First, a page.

• 2 celery stalks, cut along the diagonal into thin slices
  • 2 carrots, cut diagonally into thin slices
  • 1/5 cup sugar snap peas, cut identically to the carrots and celery
  • 2 garlic cloves, push through the garlic press
  • 3/4 pound of shredded, cooked chicken breast
  • 4 cups of chicken stock, unsalted or home made
  • Salt and pepper to taste
  • 4.5 ounces of flour
  • 1 teaspoon baking powder
  • 2 tablespoons butter
  • 1/2 cup of milk

In a large Dutch oven, sauté the leeks over medium head. Add salt, pepper, and half of the tarragon. Saute for 1-2 minutes until fragrant. Add the celery, carrots, garlic to the pan. Saute for an additional 5 minutes. Add the chicken stock, bringing the whole contents to a boil. Allow to cook for 10 minutes, until vegetables are just tender. Add the chicken to the dish, cover to keep warm.

Combine the flour, baking power and remaining tarragon with salt and pepper in a bowl. Using a pastry cutter or fork, cut in the butter until the mixture is course and meal like. Add the milk, combine until just moist. Using 2 teaspoons, drop the dough into the stock, forming 16 small or 8 large dumplings. Cover and simmer for 7-9 minutes, until the dumplings are cooked through.

Chicken and Dumplings

This is January in Arizona

This is January in Arizona. Sunshine, patio cleaning, and reading cookbooks in the afternoon sun. Hate us, colder climates. I give you permission to. If you’re reading on your patio, by your fire, on your phone in line, or at the library computer this weekend, here’s stories, articles, and recipes I liked this week.

– A reflection on Nigel Slater’s Epiphany Day Soup at The Kitchn. I went straight to Amazon and contemplated buying Mr. Slater’s “Tender” for the 100th time.

– Dear Economist, I am not disciplined enough to keep up. This article on a virtual and accessible workforce = worth my continued effort to keep reading.

– A bright, winter salad from A Girl Named Allyn

– For all you get fit and start running new year’s resolution makers, find inspiration from my BFOWP (that’s best friend on wordpress.com) Annie at the The Little GSP. 38+ races over the past 14 months. I call that rocking it.

Shrimp on the Beach

We’d been dreaming of these shrimp in the weeks leading up to our flight. On the Big Island of Hawaii, we eagerly mentioned our excitement at being on Oahu soon. We schemed and planned how many times we’d be able to make it to the North Shore and these shrimp. And once we arrived on Oahu, we couldn’t stop raving about how delicious these shrimp were to all our friends who’d travelled farther than us to be in Hawaii at the same time.  Our rental mini van and sedan full of hungry travelers, we led the cavalry to battle, confident in our knowledge and “native traveler” know how.

The shrimp truck was not there.

Worse, the dirt lot normally occupied by many food trucks was roped off, with large signs spray painted with black. “Closed,” they said.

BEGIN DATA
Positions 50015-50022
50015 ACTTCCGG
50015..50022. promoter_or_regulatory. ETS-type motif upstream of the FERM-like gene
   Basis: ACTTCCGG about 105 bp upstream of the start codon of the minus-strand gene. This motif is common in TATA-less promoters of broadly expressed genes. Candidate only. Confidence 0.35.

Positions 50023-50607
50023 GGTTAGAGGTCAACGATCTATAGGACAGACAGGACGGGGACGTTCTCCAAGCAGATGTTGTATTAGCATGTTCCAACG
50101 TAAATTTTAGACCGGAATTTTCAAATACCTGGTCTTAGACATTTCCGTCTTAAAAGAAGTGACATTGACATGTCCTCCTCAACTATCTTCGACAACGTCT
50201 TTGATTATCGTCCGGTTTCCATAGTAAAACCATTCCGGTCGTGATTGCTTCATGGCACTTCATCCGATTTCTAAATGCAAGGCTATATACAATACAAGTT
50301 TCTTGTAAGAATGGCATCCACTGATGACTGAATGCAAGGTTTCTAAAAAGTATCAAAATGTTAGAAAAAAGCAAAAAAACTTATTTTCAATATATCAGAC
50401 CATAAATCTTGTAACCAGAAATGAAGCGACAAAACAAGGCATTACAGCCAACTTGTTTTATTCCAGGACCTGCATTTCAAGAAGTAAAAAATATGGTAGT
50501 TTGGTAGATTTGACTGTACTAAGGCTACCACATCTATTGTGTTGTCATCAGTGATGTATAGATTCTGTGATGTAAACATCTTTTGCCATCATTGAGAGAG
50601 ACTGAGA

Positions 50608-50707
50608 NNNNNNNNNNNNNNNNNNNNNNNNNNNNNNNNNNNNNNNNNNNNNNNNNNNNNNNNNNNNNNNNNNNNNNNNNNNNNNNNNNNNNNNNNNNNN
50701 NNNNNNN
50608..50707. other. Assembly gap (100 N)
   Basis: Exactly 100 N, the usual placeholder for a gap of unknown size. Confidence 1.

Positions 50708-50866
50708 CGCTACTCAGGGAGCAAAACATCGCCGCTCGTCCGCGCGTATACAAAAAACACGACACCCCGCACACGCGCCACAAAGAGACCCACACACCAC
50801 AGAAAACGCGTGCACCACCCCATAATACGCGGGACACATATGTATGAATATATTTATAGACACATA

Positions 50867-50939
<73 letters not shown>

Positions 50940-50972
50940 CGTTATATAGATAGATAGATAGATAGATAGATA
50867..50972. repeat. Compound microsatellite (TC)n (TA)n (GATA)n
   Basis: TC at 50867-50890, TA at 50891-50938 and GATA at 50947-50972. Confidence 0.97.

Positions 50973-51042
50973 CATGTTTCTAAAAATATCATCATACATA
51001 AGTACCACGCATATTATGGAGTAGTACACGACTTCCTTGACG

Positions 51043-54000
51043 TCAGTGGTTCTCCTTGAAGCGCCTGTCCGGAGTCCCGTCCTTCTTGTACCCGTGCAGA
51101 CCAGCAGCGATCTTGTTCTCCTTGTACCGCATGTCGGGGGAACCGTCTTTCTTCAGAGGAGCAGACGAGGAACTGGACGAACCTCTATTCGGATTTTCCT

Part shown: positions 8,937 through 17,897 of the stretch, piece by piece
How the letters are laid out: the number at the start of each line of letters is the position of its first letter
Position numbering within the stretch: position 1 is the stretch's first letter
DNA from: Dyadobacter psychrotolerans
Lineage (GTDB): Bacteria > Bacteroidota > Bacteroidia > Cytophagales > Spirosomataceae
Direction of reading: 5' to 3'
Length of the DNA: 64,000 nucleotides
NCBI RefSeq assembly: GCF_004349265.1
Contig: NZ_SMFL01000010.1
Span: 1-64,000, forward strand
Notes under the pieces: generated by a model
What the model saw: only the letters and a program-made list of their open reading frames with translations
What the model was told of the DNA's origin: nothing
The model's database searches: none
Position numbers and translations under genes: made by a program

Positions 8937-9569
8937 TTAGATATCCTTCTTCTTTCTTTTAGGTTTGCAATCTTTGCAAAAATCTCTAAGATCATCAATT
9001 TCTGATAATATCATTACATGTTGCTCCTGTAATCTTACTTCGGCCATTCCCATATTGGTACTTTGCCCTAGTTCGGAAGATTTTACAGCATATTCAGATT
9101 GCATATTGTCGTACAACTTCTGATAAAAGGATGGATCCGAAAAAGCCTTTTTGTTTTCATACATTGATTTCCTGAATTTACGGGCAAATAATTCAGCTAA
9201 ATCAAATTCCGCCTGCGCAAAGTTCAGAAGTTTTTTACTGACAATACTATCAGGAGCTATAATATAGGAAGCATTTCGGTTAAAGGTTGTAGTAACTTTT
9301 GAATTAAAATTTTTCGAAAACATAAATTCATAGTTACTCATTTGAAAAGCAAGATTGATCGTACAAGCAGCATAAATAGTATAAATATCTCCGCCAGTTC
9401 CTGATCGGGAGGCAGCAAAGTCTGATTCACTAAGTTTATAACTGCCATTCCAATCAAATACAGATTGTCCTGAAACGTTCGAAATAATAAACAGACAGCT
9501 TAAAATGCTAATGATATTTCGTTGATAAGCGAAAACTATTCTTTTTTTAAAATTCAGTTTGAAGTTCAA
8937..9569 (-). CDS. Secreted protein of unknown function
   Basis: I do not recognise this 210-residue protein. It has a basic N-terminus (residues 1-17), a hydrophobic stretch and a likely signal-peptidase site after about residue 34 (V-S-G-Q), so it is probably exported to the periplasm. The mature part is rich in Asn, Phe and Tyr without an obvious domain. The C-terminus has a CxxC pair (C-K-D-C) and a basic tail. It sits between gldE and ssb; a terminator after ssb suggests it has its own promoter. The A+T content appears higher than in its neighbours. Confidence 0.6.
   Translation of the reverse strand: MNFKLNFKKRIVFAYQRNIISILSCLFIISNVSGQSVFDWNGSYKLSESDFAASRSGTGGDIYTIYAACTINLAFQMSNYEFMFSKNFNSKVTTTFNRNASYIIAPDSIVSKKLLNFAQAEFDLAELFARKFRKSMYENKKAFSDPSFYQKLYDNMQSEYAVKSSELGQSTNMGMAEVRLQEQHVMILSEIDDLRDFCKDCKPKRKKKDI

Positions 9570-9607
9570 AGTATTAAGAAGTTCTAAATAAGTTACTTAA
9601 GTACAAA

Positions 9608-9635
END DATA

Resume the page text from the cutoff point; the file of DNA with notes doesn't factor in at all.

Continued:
Closed. I’m pretty sure I felt a small ping of adrenaline kick in, maybe even a twinge of remorse. My fondness for seafood had been minimal at best for many years prior. And shellfish: no thank you. Then I ate these shrimp – naked cajun barbecue shrimp, with brown rice, fresh baguette, and a buttery, spicy, umami-i sauce. Hooked ever since.

Small panic subsided when, thanks to the miracle of cell phones and 3G connectivity, we found out where we could hunt down our lunch truck. We found him – Dat Cajun Guy – just north of Shark’s Cove, tucked off the side of the road.

And we ended up eating shrimp on the beach. We’re still trying to figure out what was better: our serendipity in connecting with the owner/chef over cell phone or our lunch time view.

Shrimp on the BeachIf you’re possibly craving shrimp after that little tale, here’s my quick and tasty shrimp — not quite what we ate that afternoon in Hawaii, but tasty enough to do the trick. I honestly think it’s the butter that helps give the shrimp a bit of richness. If butter isn’t your style, olive oil is great too. If someone has done this with coconut oil, let me know…because it sounds…you know…yummy.

Salt, Pepper, Lime Shrimp (aka, I can’t believe this is a recipe)

  • 1 TBS of butter per 3/4 pounds of peeled, deveined shrimp
  • Generous amount of freshly ground black pepper
  • 1/4 teaspoon of course sea salt
  • 1 clove of of garlic
  • Zest of one lime

In a medium or large non stick sauté pan, melt the butter over medium heat. At the garlic, cooking until fragrant, maybe 2 minutes. Add the shrimp, sprinkling with the black pepper, sea salt, and about half the lime zest. Watch for the shrimp to start to turn pink (1-2 minutes, depending on the size of your shrimp and the heat of your pan). Flip them over. Repeat the same seasoning pattern.

Remove from pan and serve with rice. Or, as pictured below, with rice and sautéed corn and red onion. You can even poor any left over cooking liquid on top.

Salt Pepper and Lime Shrimp | Kitchen Notes